COVID-19 Stigmatization


Dear UCSF Community:

UCSF is on the frontline in the response to the novel coronavirus (COVID-19) pandemic and is actively adhering to specific travel and quarantine measures.

Student Health and Counseling Services is dedicated to the health of our community and strives to foster a culture of caring and compassion on our campus. Please join us in showing understanding and goodwill to all members of our community whether they are sick or not, recent travelers or not. Be mindful of words and actions that could perpetuate fear or unfairly stigmatize any member of our community.

It is in this spirit that SHCS offers the following resources and information.

We Are Here for You:

Student Health and Counseling Services offers resources for students seeking additional support:

  1. For non-life-threatening, urgent concerns during business hours, call SHCS at (415) 476-1281 and ask to schedule an urgent visit with a mental health provider.
  2. If SHCS is closed, you can speak with a mental health provider over the phone via our Mental Health Consult Line. Dial (415) 476-1281 and press option 2. This line is answered Monday through Friday 5 p.m. to 8 a.m. and 24 hours on weekends and holidays.

Below are some tips to help manage the anxiety regarding the coronavirus (adapted from the American Psychological Association):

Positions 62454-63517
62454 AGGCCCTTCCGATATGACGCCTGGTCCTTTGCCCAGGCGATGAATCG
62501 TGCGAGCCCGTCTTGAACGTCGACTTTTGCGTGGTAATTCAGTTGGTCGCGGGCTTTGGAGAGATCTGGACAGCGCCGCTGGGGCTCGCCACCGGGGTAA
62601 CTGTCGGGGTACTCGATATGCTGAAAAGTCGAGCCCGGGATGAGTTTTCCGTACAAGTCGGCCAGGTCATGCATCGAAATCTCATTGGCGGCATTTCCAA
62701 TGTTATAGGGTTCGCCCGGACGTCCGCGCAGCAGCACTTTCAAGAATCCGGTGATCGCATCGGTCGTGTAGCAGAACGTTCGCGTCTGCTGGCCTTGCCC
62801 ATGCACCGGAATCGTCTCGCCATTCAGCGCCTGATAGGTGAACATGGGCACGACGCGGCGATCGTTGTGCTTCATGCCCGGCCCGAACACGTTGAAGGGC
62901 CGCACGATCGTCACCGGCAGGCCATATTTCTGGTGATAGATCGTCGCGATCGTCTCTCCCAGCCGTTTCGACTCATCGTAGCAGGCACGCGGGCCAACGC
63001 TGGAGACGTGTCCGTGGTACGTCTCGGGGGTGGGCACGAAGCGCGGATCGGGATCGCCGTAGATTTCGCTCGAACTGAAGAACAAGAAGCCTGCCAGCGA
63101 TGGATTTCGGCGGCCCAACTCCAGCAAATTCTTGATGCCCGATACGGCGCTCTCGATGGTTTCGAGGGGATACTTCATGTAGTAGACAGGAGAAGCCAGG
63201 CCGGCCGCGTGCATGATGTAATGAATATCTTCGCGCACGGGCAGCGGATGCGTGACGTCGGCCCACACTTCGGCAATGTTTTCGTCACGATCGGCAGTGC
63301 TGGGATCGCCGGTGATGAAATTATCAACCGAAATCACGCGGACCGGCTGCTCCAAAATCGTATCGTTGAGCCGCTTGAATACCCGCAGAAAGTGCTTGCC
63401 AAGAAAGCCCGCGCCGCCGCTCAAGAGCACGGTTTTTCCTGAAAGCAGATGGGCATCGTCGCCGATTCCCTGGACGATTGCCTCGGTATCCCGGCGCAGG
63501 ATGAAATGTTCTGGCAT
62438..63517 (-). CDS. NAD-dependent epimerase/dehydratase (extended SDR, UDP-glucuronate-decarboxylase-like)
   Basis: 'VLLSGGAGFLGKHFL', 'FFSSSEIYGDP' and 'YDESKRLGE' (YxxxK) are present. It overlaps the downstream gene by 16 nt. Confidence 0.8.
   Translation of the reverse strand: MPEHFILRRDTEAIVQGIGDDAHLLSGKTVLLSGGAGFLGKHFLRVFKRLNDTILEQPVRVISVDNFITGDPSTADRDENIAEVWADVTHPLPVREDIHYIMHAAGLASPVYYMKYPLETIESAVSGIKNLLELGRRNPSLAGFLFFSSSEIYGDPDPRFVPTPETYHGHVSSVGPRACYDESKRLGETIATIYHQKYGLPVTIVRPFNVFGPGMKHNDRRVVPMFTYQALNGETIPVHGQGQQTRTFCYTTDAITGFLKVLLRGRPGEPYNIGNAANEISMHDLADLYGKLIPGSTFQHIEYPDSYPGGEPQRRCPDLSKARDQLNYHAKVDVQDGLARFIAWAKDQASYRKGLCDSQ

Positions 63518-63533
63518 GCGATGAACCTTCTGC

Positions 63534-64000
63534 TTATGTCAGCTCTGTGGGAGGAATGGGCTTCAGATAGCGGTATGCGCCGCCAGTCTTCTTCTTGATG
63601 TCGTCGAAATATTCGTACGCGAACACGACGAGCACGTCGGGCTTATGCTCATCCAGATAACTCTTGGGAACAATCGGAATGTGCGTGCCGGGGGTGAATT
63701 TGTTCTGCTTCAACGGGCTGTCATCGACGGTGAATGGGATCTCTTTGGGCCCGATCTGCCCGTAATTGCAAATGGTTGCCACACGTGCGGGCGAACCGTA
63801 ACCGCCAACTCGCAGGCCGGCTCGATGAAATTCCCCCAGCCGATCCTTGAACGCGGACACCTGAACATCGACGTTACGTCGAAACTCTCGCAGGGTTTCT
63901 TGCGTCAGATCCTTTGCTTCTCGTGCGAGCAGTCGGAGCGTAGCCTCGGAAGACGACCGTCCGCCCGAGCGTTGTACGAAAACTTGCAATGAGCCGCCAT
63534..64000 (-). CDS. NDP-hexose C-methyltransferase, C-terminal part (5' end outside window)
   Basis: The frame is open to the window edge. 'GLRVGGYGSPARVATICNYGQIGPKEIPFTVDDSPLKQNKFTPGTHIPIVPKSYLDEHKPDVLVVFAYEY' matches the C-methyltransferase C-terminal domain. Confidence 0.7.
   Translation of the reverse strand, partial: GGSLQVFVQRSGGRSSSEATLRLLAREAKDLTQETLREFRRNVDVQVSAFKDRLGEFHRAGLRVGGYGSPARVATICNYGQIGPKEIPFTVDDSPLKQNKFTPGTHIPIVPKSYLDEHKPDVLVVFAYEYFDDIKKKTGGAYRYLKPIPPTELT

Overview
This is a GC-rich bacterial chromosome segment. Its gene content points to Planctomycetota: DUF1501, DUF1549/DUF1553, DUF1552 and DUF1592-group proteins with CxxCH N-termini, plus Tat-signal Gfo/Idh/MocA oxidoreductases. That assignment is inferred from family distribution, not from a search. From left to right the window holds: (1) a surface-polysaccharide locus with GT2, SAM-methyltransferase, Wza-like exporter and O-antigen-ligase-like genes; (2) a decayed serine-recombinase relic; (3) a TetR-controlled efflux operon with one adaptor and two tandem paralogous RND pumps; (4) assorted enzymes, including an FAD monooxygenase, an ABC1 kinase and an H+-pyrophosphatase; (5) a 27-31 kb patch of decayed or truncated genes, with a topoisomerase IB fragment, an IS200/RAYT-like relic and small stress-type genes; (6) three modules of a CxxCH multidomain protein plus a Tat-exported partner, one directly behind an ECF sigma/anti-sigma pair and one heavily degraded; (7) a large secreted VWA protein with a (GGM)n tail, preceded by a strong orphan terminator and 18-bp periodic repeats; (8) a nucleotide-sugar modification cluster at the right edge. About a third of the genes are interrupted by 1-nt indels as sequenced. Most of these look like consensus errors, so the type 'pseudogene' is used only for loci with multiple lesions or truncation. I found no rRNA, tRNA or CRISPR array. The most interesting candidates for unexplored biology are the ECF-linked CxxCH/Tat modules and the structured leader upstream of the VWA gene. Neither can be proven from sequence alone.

1. Keep things in perspective. Take a deep breath and remind yourself that the number of confirmed infections in the U.S. is extremely low. The fact that there is a great deal of news coverage on this issue does not necessarily mean that it presents any threat to you or your family.
  2. Get the facts. It is helpful to adopt a more clinical and curious approach as you follow news reports about the virus. Consult credible sources you can trust. Get updated information specific to our community at the UCSF Novel Coronavirus (COVID-19) Resources page.  The U.S. Centers for Disease Control and Prevention also has a webpage dedicated to information on the COVID-19 outbreak. You may also find useful information from public health agencies or even your family physician.
  3. Keep connected.  Maintaining social networks can foster a sense of normality and provide valuable outlets for sharing feelings and relieving stress. Be encouraged to share useful information with your friends and family. It will help them deal with their own anxiety.
  4. Seek additional help.  Individuals who feel an overwhelming nervousness, a lingering sadness, or other prolonged reactions that adversely affect their job performance or interpersonal relationships should consult with a trained and experienced mental health professional. Psychologists and other appropriate mental health providers can help people deal with extreme stress. These professionals work with individuals to help them find constructive ways to manage adversity.